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Miami Selected as Finalist for $1M Bloomberg Philanthropies Public Art Challenge Grant

Bloomberg Philanthropies today announced 17 U.S. cities are finalists to receive grants of up to $1 million each as part of the Public Art Challenge, a program launched in 2014 to support temporary public art projects that address an urgent civic issue. More than 150 cities from 40 U.S. states applied, and the most frequently cited issues they would tackle include urban revitalization, environmental sustainability, and equity.

Proposals also included addressing unsheltered communities, gun safety, and public health. Projects included a wide range of creative expression such as sculptures, murals, performances, digital projects, light installations, and festivals. Bloomberg Philanthropies will select up to 10 winners from among these 17 finalists in fall 2023 to execute their projects within the next two years.

Left: “Seeds of Change” mural in Jackson, MS by artist Ricardo Moody

Top right: “Temple of Time” in Parkland, FL by artist David Best

Bottom right: “Pathway to Hope,” in Tulsa, OK by artist Rick Lowe and William Cordova

“Public art provides a creative way to bring communities together, strengthen local economies, and make cities more inspiring and dynamic,” said Michael R. Bloomberg, founder of Bloomberg LP and Bloomberg Philanthropies and 108th mayor of New York City. “This year’s proposals show that public art, and the partnerships they forge between artists and local governments, is stronger than ever.”

In November 2022, Bloomberg Philanthropies invited mayors of U.S. cities with 30,000 residents or more to submit proposals for projects that celebrate creativity, catalyze public-private collaborations, and strengthen local economies. Bloomberg Philanthropies has selected the following 17 cities from across the nation to advance to the next round of the Public Art Challenge by submitting more detailed plans for their projects.

Miami, FL - Climate: The City of Miami proposes “1,000,000 Butterflies,” a digital mural on The Underline, an urban trail beneath Miami’s Metrorail, to prompt climate change action; and the development of gardens throughout the city to increase green spaces.

“This year’s Public Art Challenge applications showcased a commitment to embracing the creative sector as a means to develop solutions to a range of complex urban issues,” said Kate D. Levin, who leads the Arts Program at Bloomberg Philanthropies. “These finalists all proposed especially compelling creative ideas, along with robust community partnerships, and we are looking forward to learning more about their plans.”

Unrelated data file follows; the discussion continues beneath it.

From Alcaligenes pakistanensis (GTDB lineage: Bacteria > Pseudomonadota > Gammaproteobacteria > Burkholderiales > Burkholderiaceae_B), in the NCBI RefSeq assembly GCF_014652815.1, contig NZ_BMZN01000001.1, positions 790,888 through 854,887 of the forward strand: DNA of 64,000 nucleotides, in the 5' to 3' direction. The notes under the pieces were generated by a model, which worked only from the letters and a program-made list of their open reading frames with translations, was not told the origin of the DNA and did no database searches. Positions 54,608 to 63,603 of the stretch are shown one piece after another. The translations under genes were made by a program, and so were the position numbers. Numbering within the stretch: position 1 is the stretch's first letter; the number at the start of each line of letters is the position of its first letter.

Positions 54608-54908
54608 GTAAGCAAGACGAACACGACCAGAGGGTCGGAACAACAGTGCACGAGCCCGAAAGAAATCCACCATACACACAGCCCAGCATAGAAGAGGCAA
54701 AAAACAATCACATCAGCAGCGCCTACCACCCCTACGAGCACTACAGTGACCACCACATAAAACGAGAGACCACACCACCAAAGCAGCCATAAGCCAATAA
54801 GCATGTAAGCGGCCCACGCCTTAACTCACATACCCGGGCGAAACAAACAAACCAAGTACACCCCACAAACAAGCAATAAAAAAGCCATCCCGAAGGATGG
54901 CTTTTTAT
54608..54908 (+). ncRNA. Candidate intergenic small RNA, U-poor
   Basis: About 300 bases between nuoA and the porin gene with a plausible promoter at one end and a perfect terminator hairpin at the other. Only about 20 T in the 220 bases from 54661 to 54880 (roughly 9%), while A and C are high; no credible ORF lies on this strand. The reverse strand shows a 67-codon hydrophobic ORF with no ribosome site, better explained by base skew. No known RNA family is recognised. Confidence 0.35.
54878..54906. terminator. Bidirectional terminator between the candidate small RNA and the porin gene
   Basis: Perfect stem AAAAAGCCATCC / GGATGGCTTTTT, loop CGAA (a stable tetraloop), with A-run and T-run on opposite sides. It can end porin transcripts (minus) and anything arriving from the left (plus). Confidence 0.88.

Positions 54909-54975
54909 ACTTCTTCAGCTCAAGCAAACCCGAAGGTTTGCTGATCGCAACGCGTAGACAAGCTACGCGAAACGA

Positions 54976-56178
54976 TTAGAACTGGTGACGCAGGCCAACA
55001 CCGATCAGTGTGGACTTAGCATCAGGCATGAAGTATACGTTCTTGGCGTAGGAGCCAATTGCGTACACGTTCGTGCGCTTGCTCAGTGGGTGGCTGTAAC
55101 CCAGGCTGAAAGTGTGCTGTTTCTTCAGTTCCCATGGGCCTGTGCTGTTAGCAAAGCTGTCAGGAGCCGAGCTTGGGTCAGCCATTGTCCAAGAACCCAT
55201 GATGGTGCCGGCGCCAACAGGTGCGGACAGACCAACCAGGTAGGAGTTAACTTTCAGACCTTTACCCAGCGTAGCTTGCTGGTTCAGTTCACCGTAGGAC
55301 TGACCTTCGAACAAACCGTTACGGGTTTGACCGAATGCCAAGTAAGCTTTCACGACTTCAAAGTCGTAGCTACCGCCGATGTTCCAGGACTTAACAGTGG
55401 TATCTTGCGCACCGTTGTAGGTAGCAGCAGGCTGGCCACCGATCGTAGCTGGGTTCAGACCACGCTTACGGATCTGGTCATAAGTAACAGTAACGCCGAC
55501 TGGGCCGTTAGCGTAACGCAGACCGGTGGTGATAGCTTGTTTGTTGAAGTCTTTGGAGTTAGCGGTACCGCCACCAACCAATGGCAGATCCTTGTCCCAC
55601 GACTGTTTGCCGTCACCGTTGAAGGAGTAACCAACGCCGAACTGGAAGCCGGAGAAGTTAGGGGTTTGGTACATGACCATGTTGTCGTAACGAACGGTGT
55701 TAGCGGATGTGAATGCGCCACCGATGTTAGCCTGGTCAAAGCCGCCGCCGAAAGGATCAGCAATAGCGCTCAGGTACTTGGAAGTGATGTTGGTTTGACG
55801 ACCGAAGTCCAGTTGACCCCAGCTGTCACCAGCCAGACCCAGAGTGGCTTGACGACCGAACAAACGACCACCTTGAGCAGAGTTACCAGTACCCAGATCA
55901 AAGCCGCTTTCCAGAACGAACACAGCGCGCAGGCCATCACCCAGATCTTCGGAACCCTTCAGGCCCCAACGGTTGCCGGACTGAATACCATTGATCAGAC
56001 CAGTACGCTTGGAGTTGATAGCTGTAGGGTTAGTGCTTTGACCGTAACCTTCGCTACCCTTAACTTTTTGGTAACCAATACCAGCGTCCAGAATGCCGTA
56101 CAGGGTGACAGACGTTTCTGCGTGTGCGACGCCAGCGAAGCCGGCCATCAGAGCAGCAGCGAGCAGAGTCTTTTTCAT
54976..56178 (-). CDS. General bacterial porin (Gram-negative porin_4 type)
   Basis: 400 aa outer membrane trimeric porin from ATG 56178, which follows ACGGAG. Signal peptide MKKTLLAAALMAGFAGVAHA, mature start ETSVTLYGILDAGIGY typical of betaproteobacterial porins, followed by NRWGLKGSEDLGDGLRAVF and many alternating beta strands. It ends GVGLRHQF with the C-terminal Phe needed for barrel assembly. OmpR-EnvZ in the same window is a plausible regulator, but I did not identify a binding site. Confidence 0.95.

Bloomberg Philanthropies’ support for the winning Public Art Challenge cities will be part of a committed, catalytic consortium of funders. The Bloomberg Philanthropies grants will cover project-related expenditures including development, execution, and marketing, but will not fund 100 percent of the total project costs.

The second round of Bloomberg Philanthropies Public Art Challenge, awarded to five cities in 2018, catalyzed more than $100 million in economic benefit for local economies and illuminated civic issues including climate change, neighborhood blight, healing after gun violence, and commemorating the centennial of Greenwood’s 1921 Black Wall Street Massacre. Cities in the 2018 Public Art Challenge were able to spark local investment, stimulate new forms of partnership, improve community wellbeing, and create inclusive spaces to discuss complex social issues. The first round of Public Art Challenge winners in 2015 included Los Angeles, California; Gary, Indiana; Spartanburg, South Carolina; and Albany, Schenectady, and Troy, New York (a collaborative project). Their public art projects opened in 2016, drawing more than 10 million visitors. The projects spurred civic leaders and residents, as well as local nonprofits and businesses, to work together to advance solutions to critical urban challenges such as abandoned properties, environmental sustainability, community-police relations, and creative-sector economic development.

By ML Staff. Images Courtesy Of Bloomberg Philanthropies. Top image/Unsplash


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